Material Conflicts, Neil Jarman, 1997, Berg, pp 50-51

  • cg

    Agreed Davros
    I hate the idea of Irishmen squabbling over who owns who. All aspects of Irish folklore and tradition should be enjoyed by all.

    P.S
    Can I assume that you will support our call in having Feinn recognised as a minority language under threat?

  • Davros

    cg – you and I should establish a commission to cleanse the lore of sectarian and political pollution ! Not so sure about it being possible in respect of tradition which surely by definition must include historical practices.

  • cg

    Agreed Davros
    You still haven’t given a commitment to feinn

  • Davros

    Ah, sorry, OCRing 🙂

  • Davros

    Hmmmm – are you taking the p ? Or is there really a South Armagh dialect ? If so I’m all in favour on condition that we agree to keep them Derry yins in their place 😉 ( Wonderful Piss-take in Folks on the Hill of Fawlty Towers with Gerry as Basil and Martin as Manuel … yep, ‘you’ll have to excuse him, he’s from Derry’ was the punch line)

  • cg

    Explain yourself man
    You wouldn’t be advocating linguistic and cultural discrimination.

  • cg

    “Hmmmm – are you taking the p ? Or is there really a South Armagh dialect ? If so I’m all in favour on condition that we agree to keep them Derry yins in their place 😉 ( Wonderful Piss-take in Folks on the Hill of Fawlty Towers with Gerry as Basil and Martin as Manuel … yep, ‘you’ll have to excuse him, he’s from Derry’ was the punch line)”

    Davros would I take the Piss 😉
    Feinn is a close cousin of Ulster-Scots.
    Agreed
    Them Londonderry ones need to be kept in line;) (The Derry ones are going to lynch me. Ha Ha)
    Seen FOTH, it was a laugh.

  • Davros

    OCR ? Surely a young lad such as yourself will know techno-jargon ? Optical Character Recognition – I’m
    scanning some of the Jarman Book.

    There’s something about Derry … look at what Hume did to the SDLP! Paddy Devlin (before your time) – he was their best man for the job. Sighs.

  • Davros

    Although, Devlin tells a funny story about his Belfast Fianna when he were a lad 😉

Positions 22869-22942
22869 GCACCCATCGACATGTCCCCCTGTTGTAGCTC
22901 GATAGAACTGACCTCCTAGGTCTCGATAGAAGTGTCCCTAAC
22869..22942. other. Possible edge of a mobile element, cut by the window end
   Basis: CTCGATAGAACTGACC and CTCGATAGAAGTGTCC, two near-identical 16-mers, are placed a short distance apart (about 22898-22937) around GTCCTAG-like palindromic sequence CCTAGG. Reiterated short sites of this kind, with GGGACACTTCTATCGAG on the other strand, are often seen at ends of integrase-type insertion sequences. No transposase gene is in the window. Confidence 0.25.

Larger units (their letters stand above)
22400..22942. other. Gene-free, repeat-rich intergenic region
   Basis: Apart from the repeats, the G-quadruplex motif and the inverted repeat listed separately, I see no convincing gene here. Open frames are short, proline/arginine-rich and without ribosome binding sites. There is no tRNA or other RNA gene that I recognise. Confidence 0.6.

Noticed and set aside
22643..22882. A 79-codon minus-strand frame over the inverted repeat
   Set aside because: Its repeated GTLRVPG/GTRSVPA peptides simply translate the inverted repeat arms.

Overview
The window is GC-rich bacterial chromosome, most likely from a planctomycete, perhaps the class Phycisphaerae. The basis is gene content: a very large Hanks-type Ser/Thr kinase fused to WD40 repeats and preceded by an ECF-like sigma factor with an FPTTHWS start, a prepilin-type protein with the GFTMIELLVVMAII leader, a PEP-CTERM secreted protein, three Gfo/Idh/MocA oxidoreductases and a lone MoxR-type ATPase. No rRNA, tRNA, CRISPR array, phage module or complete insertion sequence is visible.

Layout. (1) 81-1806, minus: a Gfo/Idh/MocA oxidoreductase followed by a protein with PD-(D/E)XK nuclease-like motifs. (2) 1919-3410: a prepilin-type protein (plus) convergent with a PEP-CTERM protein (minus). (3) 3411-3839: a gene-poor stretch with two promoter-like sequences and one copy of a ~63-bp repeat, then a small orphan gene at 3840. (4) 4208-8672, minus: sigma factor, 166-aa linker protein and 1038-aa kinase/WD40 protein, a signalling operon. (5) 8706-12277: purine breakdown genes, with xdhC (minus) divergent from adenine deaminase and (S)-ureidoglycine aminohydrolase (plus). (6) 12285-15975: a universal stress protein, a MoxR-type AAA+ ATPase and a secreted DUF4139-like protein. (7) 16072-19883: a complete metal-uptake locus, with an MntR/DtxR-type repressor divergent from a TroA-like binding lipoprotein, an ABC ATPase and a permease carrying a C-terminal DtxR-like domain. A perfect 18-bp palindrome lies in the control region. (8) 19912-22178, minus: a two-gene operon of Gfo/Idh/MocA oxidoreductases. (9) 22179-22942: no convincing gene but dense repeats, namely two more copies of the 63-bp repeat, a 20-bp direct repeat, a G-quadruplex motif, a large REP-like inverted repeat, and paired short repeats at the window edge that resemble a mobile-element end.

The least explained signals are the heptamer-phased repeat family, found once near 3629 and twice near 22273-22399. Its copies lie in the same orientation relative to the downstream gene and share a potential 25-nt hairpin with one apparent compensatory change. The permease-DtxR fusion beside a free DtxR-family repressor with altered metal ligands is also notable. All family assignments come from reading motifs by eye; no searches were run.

moments we heard Chamberlain’s historic words that war was indeed declared on Germany. We had little time for the British and were neutral about the Germans, as de Valera had advised us, so the Catholic community viewed the looming conflict with some detachment. Many young people of my age expected the German planes to arrive overhead at once and drop their bombs as we had seen pictures of them doing in Spain.
    As soon as the broadcast was over, Lapsy arrived back at our front door. ‘The OC wants you urgently in the back room of the Big Shot Billiard Hall,’ he said. I followed him round and when we got there the OC called us to attention. ‘I’ve just got word from Dublin. Great news. England’s difficulty is Ireland’s opportunity. They have fallen into our trap. Now they have Germany to face on the European front and ourselves lying in wait to attack their backs in a deadly pincer movement. They don’t know that for years the Frank Doherty Sluagh of Na Fianna Éireann have been organising and getting themselves into a state of military fitness to battle it out with them to the death. The time has at last arrived to start our battle.’
    The opening shots he ordered hardly matched such a grandiose build-up. We were ordered to get brushes and buckets and prepare whitewash to paint slogans on gable walls. I was not involved in the subsequent operation, but next morning on my way to work I saw the embarrassing results. ‘England’s difficulty is Ireland’s opera tune’ had been daubed on factory walls and gables all along the Falls Road. I prayed for rain.

    Straight Left An Autobiography by Paddy Devlin
    © 1993, The Blackstaff Press.(page 26)

  • cg

    The Best man for Derry has still to be elected next may and it’s not Mark “the situation, blah, blah, blah” Durkan.

  • cg

    “England’s difficulty is Ireland’s opera tune’ had been daubed on factory walls and gables all along the Falls Road. I prayed for rain.”

    It’s Belfast what do you expect.

  • Davros

    Poor Mark. I cannot take him seriously. Reminds me of Jim Bowen of Bullseye.

  • Davros

    Hey – I was born in Belfast !

  • cg

    “Poor Mark. I cannot take him seriously. Reminds me of Jim Bowen of”

    Don’t insult Jim Bowen.
    Poor fella won’t be party leader for long though.

  • cg

    “Hey – I was born in Belfast !”

    If the shoe fits 😉

  • Davros

    OK then – Conceived in Omeath !

  • cg

    “OK then – Conceived in Omeath !”
    Sounds interesting
    “Take it down from the mast free state traitor..” ; )
    (Only joking it’s the 26 counties)

  • Davros

    Oh aye – I have Southern blood … the family try to keep it quiet for obvious reasons 😉

  • cg

    Your secrets out

  • Davros

    I’ll deny all !

  • cg

    Pretty hard to deny something you have already admitted to.

  • Davros

    Made under duress !

  • cg

    How are you going to prove that?

  • Davros